Ever since Homo sapiens adopted an agrarian lifestyle, we've been a top-down animal, a pyramid ladder of the very few haves and the countless have-nots.  I'm not altogether opposed to the felling of this pyramid in the name of populism and moral ideology (although, let's not kid ourselves punkers, anarchy ain't Utopia), but when similar tinkering and protest is extended to Nature, an entity of which we, as a species and complex-compound social beast, are but an insignificant part, we're not only risking collapse on a Mayan or Roman scale.  We're also gambling with the fate of the human species at large and, importantly, that of the many hundreds of thousands of species inextricably attached to us.  Those who herald the imminent expansion of our ethical embrace would do well to think on this.

The natural algebra can not evolve apace with our ethical code. Believing this to be true, I suppose I'm something of a determinist. I don't doubt that Earth's carrying capacity will increase as we adopt more sustainable lifestyles, but such a change occurs in geologic time, not generational or historic time. E.O. Wilson, the celebrated Harvard entomologist, makes a similar, if distinct case in his landmark book, On Human Nature.
"Can the cultural evolution of higher ethical values gain a direction and momentum of its own and completely replace genetic evolution? I think not. The genes hold culture on a leash. The leash is very long, but inevitably values will be constrained in accordance with their effects on the human gene pool. The brain is a product of evolution. Human behavior - like the deepest capacities for emotional response which drive and guide it - is the circuitous technique by which human genetic material has been and will be kept intact. Morality has no other demonstrable ultimate function."
I'm inclined to a point. But what hand really holds the leash? Wilson assigns control to genes, our evolutionary chaperones. Genetics is indeed powerful, but the brain is as much a product of cultural evolution as it is physiological evolution. Therefore, I believe nurture can outpace nature at the societal level. In other words, genes have less control over moral and ethical evolution than Wilson would have us accept. In fact, it is the "eco," the greater whole - the Everything and the No-thing, from which we are inseparable - that grasps the leash. I trend toward the mystical here, but the skeptical scientists in the room can call this leashing by holistic natural law (as opposed to Wilson's evolutionary imperative).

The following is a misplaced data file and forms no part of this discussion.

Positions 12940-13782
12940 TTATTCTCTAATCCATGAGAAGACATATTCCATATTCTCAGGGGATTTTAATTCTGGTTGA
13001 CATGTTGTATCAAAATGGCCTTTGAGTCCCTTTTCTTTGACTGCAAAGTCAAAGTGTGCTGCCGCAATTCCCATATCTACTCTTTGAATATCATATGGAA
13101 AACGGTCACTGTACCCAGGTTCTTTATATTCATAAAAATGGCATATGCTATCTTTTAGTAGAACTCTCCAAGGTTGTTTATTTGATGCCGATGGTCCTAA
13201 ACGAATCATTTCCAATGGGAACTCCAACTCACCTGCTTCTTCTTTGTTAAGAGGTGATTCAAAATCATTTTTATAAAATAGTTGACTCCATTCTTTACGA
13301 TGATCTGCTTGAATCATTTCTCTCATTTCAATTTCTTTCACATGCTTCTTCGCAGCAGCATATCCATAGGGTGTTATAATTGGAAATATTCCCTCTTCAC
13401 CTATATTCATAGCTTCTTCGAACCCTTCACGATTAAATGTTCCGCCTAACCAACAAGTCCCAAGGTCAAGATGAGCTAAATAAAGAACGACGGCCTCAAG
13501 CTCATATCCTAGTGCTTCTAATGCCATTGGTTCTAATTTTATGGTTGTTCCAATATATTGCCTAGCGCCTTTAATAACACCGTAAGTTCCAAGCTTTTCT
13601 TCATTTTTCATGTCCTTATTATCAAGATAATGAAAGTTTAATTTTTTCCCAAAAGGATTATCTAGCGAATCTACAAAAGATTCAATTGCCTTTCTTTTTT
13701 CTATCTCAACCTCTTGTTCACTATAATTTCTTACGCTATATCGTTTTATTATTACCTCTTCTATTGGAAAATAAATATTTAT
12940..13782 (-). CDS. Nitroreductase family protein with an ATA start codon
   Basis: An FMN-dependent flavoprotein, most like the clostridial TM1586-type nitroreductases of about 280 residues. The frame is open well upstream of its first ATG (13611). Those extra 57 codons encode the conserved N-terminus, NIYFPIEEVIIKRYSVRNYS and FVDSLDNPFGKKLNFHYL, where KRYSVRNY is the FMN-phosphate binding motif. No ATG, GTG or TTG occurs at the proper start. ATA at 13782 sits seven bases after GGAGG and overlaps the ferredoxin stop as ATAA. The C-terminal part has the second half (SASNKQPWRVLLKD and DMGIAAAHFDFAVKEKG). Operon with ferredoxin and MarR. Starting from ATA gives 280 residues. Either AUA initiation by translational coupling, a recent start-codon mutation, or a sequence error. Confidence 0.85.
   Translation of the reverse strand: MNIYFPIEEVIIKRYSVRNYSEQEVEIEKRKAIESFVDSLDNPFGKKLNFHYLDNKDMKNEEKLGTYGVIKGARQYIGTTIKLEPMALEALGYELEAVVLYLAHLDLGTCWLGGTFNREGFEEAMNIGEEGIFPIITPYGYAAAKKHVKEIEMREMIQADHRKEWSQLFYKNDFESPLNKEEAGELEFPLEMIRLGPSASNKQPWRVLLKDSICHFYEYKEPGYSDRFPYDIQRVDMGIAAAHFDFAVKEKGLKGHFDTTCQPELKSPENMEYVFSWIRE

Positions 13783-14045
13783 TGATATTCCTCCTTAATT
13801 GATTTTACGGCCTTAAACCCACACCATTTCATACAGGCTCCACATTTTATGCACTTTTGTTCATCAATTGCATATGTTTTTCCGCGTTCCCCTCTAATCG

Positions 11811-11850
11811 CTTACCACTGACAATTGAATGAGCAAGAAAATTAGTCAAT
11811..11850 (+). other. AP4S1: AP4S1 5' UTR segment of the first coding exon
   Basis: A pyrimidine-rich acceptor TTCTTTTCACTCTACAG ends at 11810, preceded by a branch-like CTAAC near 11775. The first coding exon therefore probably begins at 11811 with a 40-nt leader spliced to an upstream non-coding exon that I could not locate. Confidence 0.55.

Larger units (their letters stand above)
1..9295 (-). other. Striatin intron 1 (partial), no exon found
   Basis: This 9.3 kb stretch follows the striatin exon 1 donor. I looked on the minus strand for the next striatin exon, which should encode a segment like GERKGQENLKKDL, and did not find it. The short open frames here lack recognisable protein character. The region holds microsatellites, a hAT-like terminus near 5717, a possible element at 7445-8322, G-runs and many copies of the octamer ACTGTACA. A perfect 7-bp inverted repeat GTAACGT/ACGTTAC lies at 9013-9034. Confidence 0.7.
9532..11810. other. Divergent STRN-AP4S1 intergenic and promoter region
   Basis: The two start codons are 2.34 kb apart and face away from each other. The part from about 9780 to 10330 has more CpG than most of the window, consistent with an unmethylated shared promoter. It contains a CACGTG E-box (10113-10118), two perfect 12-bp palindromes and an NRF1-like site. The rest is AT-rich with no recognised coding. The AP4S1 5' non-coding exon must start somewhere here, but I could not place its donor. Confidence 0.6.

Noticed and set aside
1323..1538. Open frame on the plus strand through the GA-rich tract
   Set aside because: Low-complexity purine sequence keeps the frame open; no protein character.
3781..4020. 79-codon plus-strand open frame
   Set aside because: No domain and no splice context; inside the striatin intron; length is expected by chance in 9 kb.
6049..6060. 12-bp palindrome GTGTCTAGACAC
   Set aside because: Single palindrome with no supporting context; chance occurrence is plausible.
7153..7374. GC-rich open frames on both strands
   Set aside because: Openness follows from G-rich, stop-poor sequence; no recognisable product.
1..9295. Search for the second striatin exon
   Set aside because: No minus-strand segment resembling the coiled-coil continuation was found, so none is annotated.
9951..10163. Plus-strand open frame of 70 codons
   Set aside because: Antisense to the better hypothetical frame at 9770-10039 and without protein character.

Despite my attraction to the moralistic, and my belief that our ethical purview will inevitably expand, I must conclude that is necessary to distinguish between long-term aspiration and present policy. The American Civil Rights Movement may be portrayed as a historical artifact in high school text books, but racial prejudice and bigotry are no more history than is the Cold War. Our aims are ahead of our practice, and we should take care not to neglect incomplete cultural "mutations." Today being the anniversary of his death, take another listen to John Lennon's "Imagine." The words and images of artists are vital. Without them, our shared cultural imagination (or our memes) would be starved, but we shouldn't ride the moral high horse if it means we won't reach our destination. This is the critical distinction between morality and ethics.

Progress - if loosely defined as our stumbling effort toward the betterment of humanity and the world we belong to - is best served by pragmatic rationalism and a conservative code of ethics. As my father stressed to me from a young age, good economics - literally translated, "management of the household" - begins with good ecology - "study of the household." A promising future awaits humanity if we are imaginative enough to forge our ethics from the moral, the aesthetic, the ecological, and the pragmatic.

Turning to Bill Cronon's writing, as I so often do, and did when considering these ideas before:
"The choice we face is not to leave no marks – that is impossible – but rather to decide what kinds of marks we wish to leave."
So to Jason Scorse, and all ideologues: my heart is with you, but things simply aren't so clear as might like them to be.

Image credits: Ahab illustration by Sam Weber; ethics diagrams from Peter Joost's March 2005 New York Historical Society lecture; timeline diagram by Hungry Hyaena

(1) Franklin abandoned the diet eventually, as the smell of cooked seafoods, particularly fish, proved too much for his dietary resolve. No problem, though, as he was able to use reason to account for why fish were a viable exception!